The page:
Starting With Java Classes First

Aug 20, 2012 9:06 PM

Tags: xpages java

Every time I make a new XPages app, I start by using the normal xp:dominoView and xp:dominoDocument data sources, on the theory that building with the standard set of components will keep things clean while I build on top of that. However, with each successive app, the time before I get annoyed at how messy the code has to be and start writing Java wrapper and management classes gets shorter and shorter.

For example, in my Forms 'n' Views mini-Designer app, I have the sidebar list of databases, which is just pointing to a view and showing those entries. That works pretty well, since the values I need are in the view itself. However, now I want to show the database icons, but also want to check to make sure the DBs are on the current server, allow the current user to access them, and are accessible via HTTP (I'm just pointing the image to /whatever.nsf/$Icon). Doing that with just the view entries will get messy, requiring a bunch of Server JavaScript to be crammed into my xp:image object. It'd work, but it'll only be a matter of time before I want to add more smarts, such as if I make it so that you can grant enhanced access to certain design elements to a certain user. The best way to handle this will be to make a "DatabaseEntry" class and give it methods to determine the icon and design-element visibility.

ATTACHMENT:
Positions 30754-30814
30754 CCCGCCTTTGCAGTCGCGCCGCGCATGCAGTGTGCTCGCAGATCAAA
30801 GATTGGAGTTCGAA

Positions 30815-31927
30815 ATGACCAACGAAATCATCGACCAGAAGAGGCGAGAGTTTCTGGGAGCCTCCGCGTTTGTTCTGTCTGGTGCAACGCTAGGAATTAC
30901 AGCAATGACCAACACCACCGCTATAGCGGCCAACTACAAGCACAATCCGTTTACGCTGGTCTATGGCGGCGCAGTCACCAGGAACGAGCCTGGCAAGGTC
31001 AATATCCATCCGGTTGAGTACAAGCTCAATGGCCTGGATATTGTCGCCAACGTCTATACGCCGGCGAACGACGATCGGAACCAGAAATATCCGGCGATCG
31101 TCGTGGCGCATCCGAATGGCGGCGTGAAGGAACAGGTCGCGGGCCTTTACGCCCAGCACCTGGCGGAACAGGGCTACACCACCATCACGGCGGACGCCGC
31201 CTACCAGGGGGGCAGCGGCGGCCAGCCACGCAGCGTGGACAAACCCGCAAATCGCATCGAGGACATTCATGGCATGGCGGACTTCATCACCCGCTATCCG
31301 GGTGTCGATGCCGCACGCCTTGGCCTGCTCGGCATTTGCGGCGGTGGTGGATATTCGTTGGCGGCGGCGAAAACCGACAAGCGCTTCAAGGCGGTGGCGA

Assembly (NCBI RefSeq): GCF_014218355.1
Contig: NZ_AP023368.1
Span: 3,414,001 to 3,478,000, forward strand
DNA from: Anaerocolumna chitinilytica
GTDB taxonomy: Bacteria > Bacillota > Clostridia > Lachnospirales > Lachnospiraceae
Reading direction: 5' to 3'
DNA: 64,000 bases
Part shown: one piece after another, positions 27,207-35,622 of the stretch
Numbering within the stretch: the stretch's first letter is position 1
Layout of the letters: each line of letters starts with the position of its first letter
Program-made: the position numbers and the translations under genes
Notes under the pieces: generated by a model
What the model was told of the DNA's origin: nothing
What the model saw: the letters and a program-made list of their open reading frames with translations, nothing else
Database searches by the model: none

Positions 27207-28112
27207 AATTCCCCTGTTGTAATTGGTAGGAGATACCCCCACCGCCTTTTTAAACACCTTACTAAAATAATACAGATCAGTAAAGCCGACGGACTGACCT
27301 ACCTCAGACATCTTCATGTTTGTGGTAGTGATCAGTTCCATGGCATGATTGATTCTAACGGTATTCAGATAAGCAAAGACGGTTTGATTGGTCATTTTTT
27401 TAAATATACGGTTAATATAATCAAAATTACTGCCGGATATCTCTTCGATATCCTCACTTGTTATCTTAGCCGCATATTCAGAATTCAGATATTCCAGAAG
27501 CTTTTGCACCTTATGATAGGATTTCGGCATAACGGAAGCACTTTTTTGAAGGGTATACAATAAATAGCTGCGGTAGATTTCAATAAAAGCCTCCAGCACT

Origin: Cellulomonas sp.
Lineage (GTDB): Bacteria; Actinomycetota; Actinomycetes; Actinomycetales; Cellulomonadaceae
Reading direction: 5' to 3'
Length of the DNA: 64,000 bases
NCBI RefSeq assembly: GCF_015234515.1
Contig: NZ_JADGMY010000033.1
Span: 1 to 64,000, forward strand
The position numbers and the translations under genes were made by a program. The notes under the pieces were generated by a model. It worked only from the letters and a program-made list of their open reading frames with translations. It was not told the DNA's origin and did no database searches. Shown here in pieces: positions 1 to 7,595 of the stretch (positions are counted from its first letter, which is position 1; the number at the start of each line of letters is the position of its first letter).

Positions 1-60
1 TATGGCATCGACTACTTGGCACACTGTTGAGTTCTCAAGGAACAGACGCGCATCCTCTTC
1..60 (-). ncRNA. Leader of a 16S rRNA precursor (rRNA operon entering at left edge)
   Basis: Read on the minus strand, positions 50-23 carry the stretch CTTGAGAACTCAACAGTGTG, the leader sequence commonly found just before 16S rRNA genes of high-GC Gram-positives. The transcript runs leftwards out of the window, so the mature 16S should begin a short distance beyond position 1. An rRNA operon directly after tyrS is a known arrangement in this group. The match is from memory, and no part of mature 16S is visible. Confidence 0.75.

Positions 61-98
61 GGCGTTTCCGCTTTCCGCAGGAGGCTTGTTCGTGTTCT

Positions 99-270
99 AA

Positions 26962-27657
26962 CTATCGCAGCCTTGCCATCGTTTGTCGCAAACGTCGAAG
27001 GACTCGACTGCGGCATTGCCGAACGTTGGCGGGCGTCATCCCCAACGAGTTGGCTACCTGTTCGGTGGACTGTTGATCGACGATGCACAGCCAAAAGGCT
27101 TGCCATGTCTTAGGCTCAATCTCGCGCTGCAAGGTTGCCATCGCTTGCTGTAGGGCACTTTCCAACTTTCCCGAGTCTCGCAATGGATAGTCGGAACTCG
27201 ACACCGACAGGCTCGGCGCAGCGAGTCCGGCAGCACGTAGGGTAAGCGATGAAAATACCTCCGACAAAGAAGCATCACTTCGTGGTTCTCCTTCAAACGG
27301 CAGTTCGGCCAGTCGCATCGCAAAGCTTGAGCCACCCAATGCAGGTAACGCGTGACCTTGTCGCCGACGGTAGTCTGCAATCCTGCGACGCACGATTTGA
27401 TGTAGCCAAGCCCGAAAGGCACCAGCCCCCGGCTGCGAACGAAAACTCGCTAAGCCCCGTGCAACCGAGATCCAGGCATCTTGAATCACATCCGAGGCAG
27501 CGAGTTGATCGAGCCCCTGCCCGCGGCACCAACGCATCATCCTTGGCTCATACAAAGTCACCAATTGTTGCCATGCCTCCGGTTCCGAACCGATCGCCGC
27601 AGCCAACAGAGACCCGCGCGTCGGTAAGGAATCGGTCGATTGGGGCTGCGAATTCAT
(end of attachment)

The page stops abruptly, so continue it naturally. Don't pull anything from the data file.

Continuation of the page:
I don't think I really saved myself any time by delaying this - it's pretty rare that I DON'T have this sort of calculation eventually, so I'm just adding a bit of time doing things the "dirty" way first before cleaning them up. I'm not really familiar with "vanilla" JSF, but I get the impression that it doesn't really let you put as much business logic into the view portion as XPages do (I think JSF tends to stick to EL normally). Certainly, when you write a Rails app, you start with the models and controllers cleanly before putting the data on the page. The XPage architecture doesn't make that as easy, with its lack of reasonably-modifiable controllers, but adding Java classes and using collection classes in xp:dataContexts or as managed beans work great.

I've toyed with the idea of expanding the classes I use in my forums app to work smoothly with any view/document, picking up the columns by name and storing them in Map representing the entry/document. The problem with that is that the data source and needs tend to be just different enough per app that it's not generic enough (for example, in this one, I'm getting databases for the "add DB" picker via DbDirectory, not a view). In the mean time, I think I'll just start with the access classes first and see what I do most commonly.

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